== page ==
Nafisi extolls the role of literature in democratic society




Speaker and author Azar Nafisi spoke in Stieren Theatre Tuesday, March 20. The theatre was completely packed with students, faculty and people from the surrounding community – including people from Lubbock, Texas, who came by bus.

The event was held to mark the 10th anniversary of Trinity University Press, which publishes books intended for scholars and students. Senior Trinity student Ambreen Hooda gave an introduction to Nafisi’s talk.

“Azar Nafisi is best known for her memoir, “Reading Lolita in Tehran,” which  received several awards and was named one of the 100 best books of the decade in 2009 by the London Times. It has spent 117 weeks on the New York Times Bestseller list and has been translated into 32 languages,” Hooda said.

Nafisi is currently a professor at the Foreign Policy Institute of Johns Hopkins University’s School of Advanced International Studies. She taught at Oxford University and at the University of Tehran until she was expelled for refusing to wear a veil. She has also written for The Washington Post, The New York Times, and The Wall Street Journal. Nafisi continues to write and plans on releasing a new book later this year.

“Forthcoming this fall is the her latest book, “the Republic of the Imagination,” about the power of literature to liberate minds and people,” Hooda said.

Many people in the audience were familiar with Nafisi’s writings and accomplishments and were eager to hear what she had to say.

“I read “Reading Lolita”about ten years ago and just loved it. It was about her being a teacher and getting girls to come to her house and take of their head covering and reading Western literature,” said audience member Salley Dooley.

Trinity students were also among those in attendance. One student was attending because of a lecture given in her International Communications class by  University Press staff member.

“I’m an international affairs major and the high school I went to had a large Muslim concentration, so my three or four best friends from high school are Muslim. It’s an issue that I cared about deeply since I was 13. The work that she has done is inspiring. I couldn’t wait to hear her speak after I read the small wonderful things I’ve read about her,” said sophomore Annalisa Trevino.

Nafisi started off her talk by discussing how literature is a source of enrichment and has the potential to be a transformative power in a person’s life.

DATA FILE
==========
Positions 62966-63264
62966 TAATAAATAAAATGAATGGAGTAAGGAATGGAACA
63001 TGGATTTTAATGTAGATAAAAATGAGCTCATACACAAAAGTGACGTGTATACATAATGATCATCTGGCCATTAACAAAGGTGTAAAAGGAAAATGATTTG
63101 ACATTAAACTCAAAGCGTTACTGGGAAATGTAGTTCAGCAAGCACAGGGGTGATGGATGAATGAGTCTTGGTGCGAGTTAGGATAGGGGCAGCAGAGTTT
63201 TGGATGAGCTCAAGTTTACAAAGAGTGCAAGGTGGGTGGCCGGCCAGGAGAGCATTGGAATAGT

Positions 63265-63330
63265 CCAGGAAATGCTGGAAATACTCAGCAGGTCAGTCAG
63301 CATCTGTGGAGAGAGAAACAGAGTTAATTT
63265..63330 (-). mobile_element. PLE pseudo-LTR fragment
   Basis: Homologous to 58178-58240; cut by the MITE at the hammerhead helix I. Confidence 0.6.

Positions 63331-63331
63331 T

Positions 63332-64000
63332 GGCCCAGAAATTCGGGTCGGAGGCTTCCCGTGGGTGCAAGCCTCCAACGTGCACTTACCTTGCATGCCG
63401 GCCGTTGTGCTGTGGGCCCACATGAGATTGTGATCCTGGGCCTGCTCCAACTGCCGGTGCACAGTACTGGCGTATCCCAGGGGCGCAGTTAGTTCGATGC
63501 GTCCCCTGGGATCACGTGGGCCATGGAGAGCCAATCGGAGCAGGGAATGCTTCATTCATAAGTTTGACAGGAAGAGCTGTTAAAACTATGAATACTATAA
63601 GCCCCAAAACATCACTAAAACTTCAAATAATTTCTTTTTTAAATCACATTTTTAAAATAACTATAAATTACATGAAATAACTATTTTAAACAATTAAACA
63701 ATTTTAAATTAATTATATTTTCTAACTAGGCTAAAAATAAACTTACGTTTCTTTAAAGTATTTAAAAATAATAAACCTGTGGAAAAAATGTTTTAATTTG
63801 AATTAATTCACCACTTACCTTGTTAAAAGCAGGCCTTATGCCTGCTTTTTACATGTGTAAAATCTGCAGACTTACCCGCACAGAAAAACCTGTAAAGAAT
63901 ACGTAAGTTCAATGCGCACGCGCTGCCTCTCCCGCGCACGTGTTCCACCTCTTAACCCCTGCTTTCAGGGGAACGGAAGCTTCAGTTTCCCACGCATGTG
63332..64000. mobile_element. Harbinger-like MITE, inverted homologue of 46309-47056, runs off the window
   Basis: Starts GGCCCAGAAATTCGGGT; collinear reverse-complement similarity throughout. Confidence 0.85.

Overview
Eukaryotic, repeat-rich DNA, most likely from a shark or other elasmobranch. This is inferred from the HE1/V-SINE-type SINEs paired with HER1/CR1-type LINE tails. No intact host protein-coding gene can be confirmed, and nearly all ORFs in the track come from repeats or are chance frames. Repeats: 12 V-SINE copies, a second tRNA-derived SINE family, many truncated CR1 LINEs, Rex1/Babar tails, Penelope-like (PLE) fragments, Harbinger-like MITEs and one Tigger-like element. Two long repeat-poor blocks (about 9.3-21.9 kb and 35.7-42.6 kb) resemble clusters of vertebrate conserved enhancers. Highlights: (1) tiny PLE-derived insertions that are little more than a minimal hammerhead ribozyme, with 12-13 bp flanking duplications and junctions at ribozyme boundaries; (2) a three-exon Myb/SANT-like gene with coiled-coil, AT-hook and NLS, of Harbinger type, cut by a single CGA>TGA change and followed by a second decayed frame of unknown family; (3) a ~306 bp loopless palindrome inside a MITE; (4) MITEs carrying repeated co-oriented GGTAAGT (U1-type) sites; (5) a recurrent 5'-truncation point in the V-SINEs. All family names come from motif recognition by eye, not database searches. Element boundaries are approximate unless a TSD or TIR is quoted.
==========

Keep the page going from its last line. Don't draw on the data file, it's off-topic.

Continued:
“One of the best things about books is the connections they make. They make these connections not because of where you were born or what kind of language you speak or your race or your gender, but because you all share a space which is a space of passion and dreams. In this manner strangers complete strangers and become intimate strangers,” Nafisi said.

Nafisi believes that both the sciences and the humanities are fueled by the same two sources: curiosity and passion.

“This is the whole idea behind the “˜Republic of Imagination.’ Imagination, like ideas, is based on two important things. One is curiosity, the desire, the urge  to know something or someone other than yourself,” Nafisi said.

The latter part of her speech focused on how the humanities preserve and reflect cultures and how they are often the first entities that tyrannical regimes attack when coming into power, as has happened in her birthplace, Iran.

“In a democratic society, the duty of that society is to provide each and every one of its citizens with the opportunity to fulfill themselves through their passion. The crisis that we are facing today is not merely an economic crisis, not merely a political crisis, but it is, I believe, also a crisis of vision,” Nafisi said.

Nafisi concluded her lecture by reminding the audience  of the importance our “culture of democracy” plays in fostering creativity and exploration. After Nafisi finished speaking, a book signing was held for those in the audience who attended the talk.